The headline reads “Fashion Bullies Attack—In Middle School.” An article from Seventeen Magazine? NEA Journal?. No, this piece appeared in last Thursday’s Wall Street Journal. The article quotes Dorothy Espelage, a professor of educational psychology at the University of Illinois and expert on bullying, as saying: “Having access to designer clothing affords some kids “the opportunity to become popular--and that protects you and gives you social power and leverage over others.”
Why does this surprise us when What Not to Wear, a popular television show, features fashion bullying as entertainment? Just in case you’ve missed it, each week Stacy and Clinton ambush a fashion victim, belittling her appearance, and both verbally and literally trashing her wardrobe. They harass and harangue the victim while she shops according to their “fashion rules.” After she submits to a total fashion renovation, Stacy and Clinton offer her acceptance and approval. Each show climaxes with a homecoming celebration where the former fashion disaster returns to fawning friends and family who gush with admiration as the remade sophisticated, self-confident “new woman” sweeps into the room. Which network? That would be TLC—The Learning Channel.
But before we begin to wring our hands and bemoan a sick society that is poisoning the minds of our kids, a quick history lesson is in order. The use of clothing to establish a social hierarchy and to leverage power probably dates to the first time a caveman impressed his cave mates by wrapping himself in a sleek leopard skin rather than a flea bitten antelope hide. From the Golden Age of Greece to the Massachusetts Bay Colony, sumptuary laws kept the lower classes in their place by dictating style, color, fabric, and ornamentation of clothing based on rank, title, or income. Mean Girls in middle school may wield designer logos to determine status, but at least their discrimination by consumption is not legally sanctioned and enforced.
The truth is that clothing has always been a driving force of technology and innovation. The needle was one of the first tools. Acquisition of silk connected Europe and the Far East and resulted in exploration of the New World. Fabric dyes represent some of the earliest chemical formulations. Fabric production sparked the Industrial Revolution. Animal species have been wiped out for human ornamentation. The economic potential of clothing is not new and commercial cartels have done their history homework. They continue to systematically exploit our fascination with our appearance and, recognizing the enormous buying power of young adolescents, they have turned their spotlight on this lucrative and impressionable market segment.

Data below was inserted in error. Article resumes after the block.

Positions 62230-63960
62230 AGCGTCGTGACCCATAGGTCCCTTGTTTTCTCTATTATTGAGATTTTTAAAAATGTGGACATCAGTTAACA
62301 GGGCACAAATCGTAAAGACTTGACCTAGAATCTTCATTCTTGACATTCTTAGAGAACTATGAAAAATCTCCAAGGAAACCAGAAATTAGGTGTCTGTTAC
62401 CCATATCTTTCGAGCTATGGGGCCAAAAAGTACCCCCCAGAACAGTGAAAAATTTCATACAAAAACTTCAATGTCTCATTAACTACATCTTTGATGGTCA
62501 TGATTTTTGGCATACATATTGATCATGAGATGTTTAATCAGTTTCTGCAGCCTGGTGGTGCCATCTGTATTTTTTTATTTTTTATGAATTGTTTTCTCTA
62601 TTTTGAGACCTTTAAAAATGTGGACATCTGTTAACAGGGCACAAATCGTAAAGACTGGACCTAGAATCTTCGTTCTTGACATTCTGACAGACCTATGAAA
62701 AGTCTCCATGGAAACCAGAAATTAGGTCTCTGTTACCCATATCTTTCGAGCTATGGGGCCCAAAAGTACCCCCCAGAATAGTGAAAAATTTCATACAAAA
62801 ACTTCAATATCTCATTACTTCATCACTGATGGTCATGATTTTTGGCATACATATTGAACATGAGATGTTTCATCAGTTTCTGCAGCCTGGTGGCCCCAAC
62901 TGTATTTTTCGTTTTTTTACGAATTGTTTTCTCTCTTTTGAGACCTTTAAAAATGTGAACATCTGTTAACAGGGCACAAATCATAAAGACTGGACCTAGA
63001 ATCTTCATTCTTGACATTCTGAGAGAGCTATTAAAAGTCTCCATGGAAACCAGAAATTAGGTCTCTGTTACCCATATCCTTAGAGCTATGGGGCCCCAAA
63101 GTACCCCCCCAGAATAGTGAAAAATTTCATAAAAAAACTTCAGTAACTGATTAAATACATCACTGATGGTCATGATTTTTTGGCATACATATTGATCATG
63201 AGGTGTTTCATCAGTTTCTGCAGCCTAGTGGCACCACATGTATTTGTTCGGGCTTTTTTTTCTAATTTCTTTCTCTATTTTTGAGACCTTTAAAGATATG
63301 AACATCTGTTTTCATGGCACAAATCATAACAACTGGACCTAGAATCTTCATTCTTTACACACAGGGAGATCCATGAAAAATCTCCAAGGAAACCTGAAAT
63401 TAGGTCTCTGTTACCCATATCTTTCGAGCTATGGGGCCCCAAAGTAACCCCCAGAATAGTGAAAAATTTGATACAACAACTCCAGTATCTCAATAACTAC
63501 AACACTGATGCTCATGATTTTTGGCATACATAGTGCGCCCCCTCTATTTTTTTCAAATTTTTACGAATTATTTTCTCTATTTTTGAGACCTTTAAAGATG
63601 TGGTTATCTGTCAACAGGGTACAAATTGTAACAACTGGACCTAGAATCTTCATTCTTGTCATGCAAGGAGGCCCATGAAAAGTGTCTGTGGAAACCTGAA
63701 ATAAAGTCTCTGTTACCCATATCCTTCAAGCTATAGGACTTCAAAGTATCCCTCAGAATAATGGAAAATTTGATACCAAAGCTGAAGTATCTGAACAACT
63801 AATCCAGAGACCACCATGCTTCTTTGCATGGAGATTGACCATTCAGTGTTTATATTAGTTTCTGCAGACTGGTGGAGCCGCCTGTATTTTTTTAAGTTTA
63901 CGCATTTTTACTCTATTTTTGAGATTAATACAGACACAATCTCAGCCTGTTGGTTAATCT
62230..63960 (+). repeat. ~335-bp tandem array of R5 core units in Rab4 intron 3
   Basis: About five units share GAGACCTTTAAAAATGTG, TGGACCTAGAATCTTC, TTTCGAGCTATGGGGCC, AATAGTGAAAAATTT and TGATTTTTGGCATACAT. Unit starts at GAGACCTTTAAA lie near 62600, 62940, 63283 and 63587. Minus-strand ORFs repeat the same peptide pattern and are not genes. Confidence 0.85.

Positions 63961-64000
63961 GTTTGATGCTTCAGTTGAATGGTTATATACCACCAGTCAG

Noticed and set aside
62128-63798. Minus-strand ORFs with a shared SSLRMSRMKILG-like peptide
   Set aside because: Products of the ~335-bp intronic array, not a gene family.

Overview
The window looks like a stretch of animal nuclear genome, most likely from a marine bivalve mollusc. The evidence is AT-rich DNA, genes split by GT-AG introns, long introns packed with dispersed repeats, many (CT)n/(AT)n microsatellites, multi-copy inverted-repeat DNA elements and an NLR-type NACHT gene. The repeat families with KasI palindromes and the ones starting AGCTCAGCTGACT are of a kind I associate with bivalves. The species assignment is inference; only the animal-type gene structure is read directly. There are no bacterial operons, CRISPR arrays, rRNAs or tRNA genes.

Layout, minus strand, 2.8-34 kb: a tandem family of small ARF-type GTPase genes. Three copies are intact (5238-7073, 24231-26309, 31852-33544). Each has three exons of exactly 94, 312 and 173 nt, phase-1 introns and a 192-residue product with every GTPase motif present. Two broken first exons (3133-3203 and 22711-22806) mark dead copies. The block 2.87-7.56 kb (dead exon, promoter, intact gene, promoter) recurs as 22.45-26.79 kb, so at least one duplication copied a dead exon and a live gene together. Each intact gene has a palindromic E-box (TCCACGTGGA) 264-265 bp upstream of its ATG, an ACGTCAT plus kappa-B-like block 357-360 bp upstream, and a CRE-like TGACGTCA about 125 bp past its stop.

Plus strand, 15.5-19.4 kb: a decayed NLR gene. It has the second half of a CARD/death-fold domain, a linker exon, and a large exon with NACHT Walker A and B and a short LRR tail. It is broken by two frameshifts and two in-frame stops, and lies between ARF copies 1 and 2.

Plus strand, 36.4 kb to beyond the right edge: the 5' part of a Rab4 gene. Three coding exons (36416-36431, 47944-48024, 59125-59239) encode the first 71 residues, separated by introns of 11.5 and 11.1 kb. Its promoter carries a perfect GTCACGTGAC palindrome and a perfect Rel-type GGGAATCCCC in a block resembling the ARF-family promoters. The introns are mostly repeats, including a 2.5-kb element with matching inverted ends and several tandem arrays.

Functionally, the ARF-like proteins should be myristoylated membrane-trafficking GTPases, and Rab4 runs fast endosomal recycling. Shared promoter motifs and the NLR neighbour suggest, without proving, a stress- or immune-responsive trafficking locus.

Maybe we should stop trying to force our students’ interest in what they, their classmates, and celebrities wear under the table. What if we addressed, rather than attempting to suppress, their inclination to define themselves by their clothing styles and brand names? What if we embraced our students’ love affair with what they wear and used it to link academic concepts to fashion-related applications in math, science, history and literature? What if we help them understand the implications of fashion as artistic and social expression? What if we gave them an opportunity to develop insights that would empower them to protect themselves from manipulation when fashion is for social power and to leverage power? If fashion has such a powerful influence on our students, then why not harness rather than try to fight that power? Lessons in history, culture, economics, applied mathematics, geography, chemistry, botany, engineering, genetics, psychology are all woven into the shirt on your back.
In my family and consumer science class, fashion is very much on the table. Maybe there’s a place for it on your table as well.
The opinions expressed in A Place at the Table are strictly those of the author(s) and do not reflect the opinions or endorsement of Editorial Projects in Education, or any of its publications.